Here’s How Darpa’s Robot Ship Will Hunt Silent Subs
WIRED / Danger Room
By Spencer Ackerman
December 27, 2012
Submariners like to say there are two kinds of ships: subs and targets. The Pentagon’s futurists want to turn that aphorism on its head, and develop a new kind of surface ship that can turn a sub into a target. Naturally, the sub-hunter won’t have a human on board. Here’s how it’s going to work.
The video above is a new promotional piece of machinima (do people still say that?) released by the defense contractor Science Applications International Corporation, which has a $58 million contract with Darpa to build its unmanned sub-hunter of the future. That maritime robot, called the Anti-Submarine Warfare Continuous Trail Unmanned Vehicle, or ACTUV, doesn’t exist yet and won’t for years. But here SAIC at least sketches out how the long, thin and “radically different” ACTUV can keep surface ships from becoming targets.
The really interesting thing here is how different the surface-gliding ACTUV is from the now-familiar drones that litter the skies. Even the longest-flying drones can only stay in the air for 30 hours or so. SAIC intends for this thing to stay on a hunt for 60 to 90 days.
What’s more, SAIC is designing the ACTUV to be way more autonomous than contemporary drone aircraft: After a sailor powers it up and helps guide it out of port, she can go on a long vacation while the ACTUV speeds out to the open water to use its long-range acquisition sonar and other advanced sensors to scan for submarines, while automatically steering clear of any nearby surface ships.
Assuming SAIC isn’t over-promising (much), the sonar pods underneath the belly of the ACTUV create an acoustic image of a submarine and pursue it at high speed — although that’s something that can only happen when the ACTUV gets fairly close to its quarry. (More on that in a second.) Once the ACTUV thinks it’s got something, it pings nearby Navy ships through a satellite link. If a sailor thinks the ACTUV has made a mistake, he can convey that back to the unmanned ship and it’ll move on.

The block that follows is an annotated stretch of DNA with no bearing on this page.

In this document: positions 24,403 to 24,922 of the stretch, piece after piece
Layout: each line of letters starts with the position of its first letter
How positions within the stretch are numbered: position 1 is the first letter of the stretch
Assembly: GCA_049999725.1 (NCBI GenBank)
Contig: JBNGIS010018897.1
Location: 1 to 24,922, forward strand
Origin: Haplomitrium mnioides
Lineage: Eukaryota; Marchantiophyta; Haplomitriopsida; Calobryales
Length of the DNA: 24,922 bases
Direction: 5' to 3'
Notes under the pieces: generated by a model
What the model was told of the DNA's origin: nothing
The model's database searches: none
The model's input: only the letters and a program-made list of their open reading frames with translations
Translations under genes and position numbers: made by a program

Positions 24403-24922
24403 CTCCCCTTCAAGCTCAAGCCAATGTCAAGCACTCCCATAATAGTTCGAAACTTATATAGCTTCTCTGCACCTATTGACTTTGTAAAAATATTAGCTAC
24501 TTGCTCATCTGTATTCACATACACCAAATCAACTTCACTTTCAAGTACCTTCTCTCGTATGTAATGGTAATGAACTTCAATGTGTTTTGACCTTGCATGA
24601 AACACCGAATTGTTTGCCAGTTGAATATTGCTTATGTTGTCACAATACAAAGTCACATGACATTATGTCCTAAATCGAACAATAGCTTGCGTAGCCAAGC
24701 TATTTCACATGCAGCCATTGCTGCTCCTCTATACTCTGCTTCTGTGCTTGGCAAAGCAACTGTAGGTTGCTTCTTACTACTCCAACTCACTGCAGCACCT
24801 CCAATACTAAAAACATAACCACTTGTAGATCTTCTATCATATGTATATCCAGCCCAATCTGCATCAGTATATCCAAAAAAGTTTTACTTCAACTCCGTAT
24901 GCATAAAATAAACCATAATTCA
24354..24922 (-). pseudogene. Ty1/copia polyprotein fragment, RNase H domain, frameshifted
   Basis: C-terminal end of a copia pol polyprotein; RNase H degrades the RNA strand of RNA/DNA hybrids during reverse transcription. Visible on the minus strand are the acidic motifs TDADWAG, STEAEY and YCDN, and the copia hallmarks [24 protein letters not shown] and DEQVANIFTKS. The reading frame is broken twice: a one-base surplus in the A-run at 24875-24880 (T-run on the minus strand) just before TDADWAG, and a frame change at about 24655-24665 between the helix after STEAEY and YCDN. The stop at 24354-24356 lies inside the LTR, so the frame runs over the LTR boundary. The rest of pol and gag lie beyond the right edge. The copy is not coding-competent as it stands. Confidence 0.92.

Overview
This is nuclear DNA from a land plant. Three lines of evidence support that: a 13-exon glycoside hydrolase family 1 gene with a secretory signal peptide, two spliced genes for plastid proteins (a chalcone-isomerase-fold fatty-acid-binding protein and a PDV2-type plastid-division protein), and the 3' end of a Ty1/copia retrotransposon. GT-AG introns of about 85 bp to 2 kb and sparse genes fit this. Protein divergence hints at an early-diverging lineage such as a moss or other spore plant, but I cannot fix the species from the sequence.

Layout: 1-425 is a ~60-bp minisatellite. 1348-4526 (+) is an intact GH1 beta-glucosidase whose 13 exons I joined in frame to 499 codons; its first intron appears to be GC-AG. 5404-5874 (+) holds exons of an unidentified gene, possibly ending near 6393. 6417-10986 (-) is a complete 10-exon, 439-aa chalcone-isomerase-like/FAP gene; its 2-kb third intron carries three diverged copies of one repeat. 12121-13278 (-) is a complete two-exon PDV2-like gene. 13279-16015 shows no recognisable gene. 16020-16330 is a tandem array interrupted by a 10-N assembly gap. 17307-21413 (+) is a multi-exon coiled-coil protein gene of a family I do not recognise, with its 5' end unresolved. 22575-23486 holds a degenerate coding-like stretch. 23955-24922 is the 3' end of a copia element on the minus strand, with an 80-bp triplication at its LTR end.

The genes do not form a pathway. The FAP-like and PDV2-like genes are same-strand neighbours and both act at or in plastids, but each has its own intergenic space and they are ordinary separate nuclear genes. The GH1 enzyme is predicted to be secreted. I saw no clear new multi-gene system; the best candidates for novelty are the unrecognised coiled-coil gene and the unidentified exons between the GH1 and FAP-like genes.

If not, the ACTUV operates alongside the fleet, with coordination not often seen with aerial drone tactics. SAIC apparently wants the ACTUV in constant communication with a mothership and Naval aircraft that would fly overhead and drop sonar charges to hunt the mystery sub, with the ACTUV speeding along to keep pace with the swift submarine. SAIC seems to intend for the ACTUV to follow the sub back to its home port (!) if necessary, or until a human in the fleet commands it to break contact. The ACTUV, in case you were wondering, isn’t armed.
How all this will happen isn’t yet clear. The subs that really give the U.S. Navy pause are cheap diesel-electric models, which are technologically puny compared to the Navy’s nuclear-powered subs but can be much quieter and harder to track. Russia sells them; Iran claims to have them. SAIC’s video suggests that the ACTUV can’t actually find the diesel-electric sub on its own: The scenario here depends on a Navy commander suspecting there’s an enemy sub in the area and deploying a P8 Poseidon surveillance aircraft (successor to the P-3C Orion) to drop sonar buoys to find it. The ACTUV sprints out in a certain pattern while “predict[ing] that long-range sensors will be able to completely envelop” the area where the sub might be “and prevent successful evasion.” So not an exact science, but its sonars are said to get more precise the closer the ACTUV gets to the suspected sub target.
The on-board hardware described generically in the video relies on “collected data and sophisticated logics” to “infer the intent” of watercraft. So that should at least make the ACTUV cognizant of any sizable metal thing that seems to be tracking a Navy ship. And if SAIC is right that the ACTUV can really hear the diesel-electric subs, then that enemy sub really may become the ocean’s newest target.
Direct Link: http://www.wired.com/dangerroom/2012/12/actuv/